Also known as Cheilinus quinquecinctus, Maori Wrasses, Thicklip Wrasses, Red-breasted Maori Wrasse, Red-breast Wrasse, Scarlet-breasted Wrasse, Scarlet-breasted Maori Wrasse, Banded Maori Wrasse, Red-Banded Wrasse and Banded Splendour Wrasse.
Found singly in lagoons and inner reefs, along reef edges and rubble zones, often seen resting on the seabed.
These are the largest of wrasses with thick lips, hence the name!
They feed on hard shell invertebrates.
Length - 35cm
Depth - 5-45m
Widespread Indo Pacific
Most reef fish seen by divers during the day are grazers, that cruise around just above the surface of the coral or snoop into crevices looking for algae, worms and small crustaceans.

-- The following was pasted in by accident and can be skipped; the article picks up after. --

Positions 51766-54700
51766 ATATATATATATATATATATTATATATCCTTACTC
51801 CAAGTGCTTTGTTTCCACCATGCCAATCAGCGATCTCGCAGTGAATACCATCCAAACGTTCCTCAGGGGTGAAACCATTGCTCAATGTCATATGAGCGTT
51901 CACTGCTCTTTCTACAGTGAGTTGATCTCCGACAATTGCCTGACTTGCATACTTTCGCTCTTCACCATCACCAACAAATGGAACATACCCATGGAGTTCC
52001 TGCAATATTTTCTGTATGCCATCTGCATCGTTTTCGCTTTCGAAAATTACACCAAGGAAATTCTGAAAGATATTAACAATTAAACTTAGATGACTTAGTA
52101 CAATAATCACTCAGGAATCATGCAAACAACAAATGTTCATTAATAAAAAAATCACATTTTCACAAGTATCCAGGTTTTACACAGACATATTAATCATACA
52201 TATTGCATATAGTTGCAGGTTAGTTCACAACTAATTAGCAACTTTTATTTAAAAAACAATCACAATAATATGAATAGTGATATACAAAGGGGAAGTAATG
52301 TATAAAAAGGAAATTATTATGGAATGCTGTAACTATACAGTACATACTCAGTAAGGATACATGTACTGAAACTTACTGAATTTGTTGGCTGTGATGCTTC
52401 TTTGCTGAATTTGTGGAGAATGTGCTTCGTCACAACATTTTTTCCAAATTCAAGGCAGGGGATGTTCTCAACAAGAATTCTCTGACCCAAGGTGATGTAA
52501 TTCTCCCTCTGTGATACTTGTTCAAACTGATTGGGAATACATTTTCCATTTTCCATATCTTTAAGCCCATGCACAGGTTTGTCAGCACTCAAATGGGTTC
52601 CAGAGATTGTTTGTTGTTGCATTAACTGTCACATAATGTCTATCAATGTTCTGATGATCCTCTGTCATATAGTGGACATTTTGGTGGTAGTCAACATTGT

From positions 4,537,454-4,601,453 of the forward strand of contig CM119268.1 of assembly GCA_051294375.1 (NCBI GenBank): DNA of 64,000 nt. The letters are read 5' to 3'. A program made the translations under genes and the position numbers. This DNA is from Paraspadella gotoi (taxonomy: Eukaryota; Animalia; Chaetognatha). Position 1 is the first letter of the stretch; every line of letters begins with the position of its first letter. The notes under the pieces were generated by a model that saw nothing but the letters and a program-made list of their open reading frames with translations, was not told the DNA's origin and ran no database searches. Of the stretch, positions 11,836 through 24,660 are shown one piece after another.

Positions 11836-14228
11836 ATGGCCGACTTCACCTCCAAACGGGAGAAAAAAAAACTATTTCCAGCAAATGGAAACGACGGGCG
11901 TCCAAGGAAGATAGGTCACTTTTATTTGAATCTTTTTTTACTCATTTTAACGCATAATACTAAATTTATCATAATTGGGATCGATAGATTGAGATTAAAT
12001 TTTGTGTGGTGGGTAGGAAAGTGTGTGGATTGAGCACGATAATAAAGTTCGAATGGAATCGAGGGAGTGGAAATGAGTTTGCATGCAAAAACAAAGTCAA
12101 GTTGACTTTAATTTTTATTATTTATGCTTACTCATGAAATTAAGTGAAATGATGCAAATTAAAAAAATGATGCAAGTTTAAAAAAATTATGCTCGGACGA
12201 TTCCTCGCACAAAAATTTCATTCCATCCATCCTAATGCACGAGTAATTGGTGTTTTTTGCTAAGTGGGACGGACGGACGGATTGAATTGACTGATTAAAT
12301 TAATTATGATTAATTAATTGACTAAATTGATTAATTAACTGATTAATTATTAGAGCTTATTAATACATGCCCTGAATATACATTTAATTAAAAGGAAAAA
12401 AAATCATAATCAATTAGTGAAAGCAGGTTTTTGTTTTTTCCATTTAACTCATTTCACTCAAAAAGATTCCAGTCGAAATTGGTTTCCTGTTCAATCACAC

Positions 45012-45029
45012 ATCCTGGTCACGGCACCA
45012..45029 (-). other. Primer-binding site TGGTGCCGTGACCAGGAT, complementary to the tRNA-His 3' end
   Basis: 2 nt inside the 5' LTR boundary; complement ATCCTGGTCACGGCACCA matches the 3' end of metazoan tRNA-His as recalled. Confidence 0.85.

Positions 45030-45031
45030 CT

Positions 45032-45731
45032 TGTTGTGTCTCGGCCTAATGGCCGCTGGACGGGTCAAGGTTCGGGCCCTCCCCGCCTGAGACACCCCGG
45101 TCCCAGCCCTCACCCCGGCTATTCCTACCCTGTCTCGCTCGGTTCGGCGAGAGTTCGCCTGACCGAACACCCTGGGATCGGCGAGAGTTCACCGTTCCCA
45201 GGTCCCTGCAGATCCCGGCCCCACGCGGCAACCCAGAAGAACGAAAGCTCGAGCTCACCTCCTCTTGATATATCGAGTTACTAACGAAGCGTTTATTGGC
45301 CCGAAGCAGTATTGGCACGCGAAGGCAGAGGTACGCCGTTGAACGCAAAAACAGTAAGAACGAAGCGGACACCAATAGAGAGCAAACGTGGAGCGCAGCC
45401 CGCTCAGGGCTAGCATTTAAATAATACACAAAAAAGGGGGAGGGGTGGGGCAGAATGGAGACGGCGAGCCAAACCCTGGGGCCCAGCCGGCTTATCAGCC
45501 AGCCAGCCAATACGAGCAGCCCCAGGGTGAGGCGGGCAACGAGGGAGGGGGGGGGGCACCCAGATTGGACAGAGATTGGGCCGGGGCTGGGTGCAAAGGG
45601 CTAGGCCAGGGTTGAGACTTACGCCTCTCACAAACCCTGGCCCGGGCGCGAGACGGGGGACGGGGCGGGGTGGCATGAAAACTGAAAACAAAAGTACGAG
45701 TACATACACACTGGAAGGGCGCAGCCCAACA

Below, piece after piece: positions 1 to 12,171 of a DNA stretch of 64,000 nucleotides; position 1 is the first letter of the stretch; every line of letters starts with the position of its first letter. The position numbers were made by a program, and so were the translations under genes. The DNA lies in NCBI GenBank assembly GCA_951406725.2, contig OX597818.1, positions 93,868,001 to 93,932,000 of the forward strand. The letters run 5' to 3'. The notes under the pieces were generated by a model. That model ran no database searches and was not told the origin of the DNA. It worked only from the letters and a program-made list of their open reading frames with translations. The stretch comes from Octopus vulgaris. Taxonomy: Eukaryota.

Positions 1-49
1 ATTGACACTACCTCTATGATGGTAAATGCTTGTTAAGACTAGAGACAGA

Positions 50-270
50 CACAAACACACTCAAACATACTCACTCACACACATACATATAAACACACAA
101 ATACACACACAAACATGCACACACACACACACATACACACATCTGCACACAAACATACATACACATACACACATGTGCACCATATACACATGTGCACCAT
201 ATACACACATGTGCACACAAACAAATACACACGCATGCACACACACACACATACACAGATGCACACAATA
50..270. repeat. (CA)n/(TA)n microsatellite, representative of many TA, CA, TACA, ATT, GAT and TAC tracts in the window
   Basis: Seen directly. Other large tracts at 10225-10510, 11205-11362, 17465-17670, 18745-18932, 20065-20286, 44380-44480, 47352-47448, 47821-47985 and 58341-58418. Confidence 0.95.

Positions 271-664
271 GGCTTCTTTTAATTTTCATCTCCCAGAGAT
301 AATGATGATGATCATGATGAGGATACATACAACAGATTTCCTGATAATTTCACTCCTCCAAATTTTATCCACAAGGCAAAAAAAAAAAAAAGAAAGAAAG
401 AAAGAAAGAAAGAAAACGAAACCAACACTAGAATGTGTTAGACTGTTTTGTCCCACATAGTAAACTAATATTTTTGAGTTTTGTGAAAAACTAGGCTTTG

Wrasses have small protruding teeth and graze the bottom taking in a variety of snails, worms, crabs, shrimps and eggs. Any hard coats or thick shells are then ground down by their pharyngeal jaws and the delicacies inside digested.
From juvenile to adult wrasses dramatically alter their colour and body shapes.
Wrasses are always on the go during the day, but are the first to go to bed and the last to rise.
Small wrasses dive below the sand to sleep and larger wrasses wedge themselves in crevasses.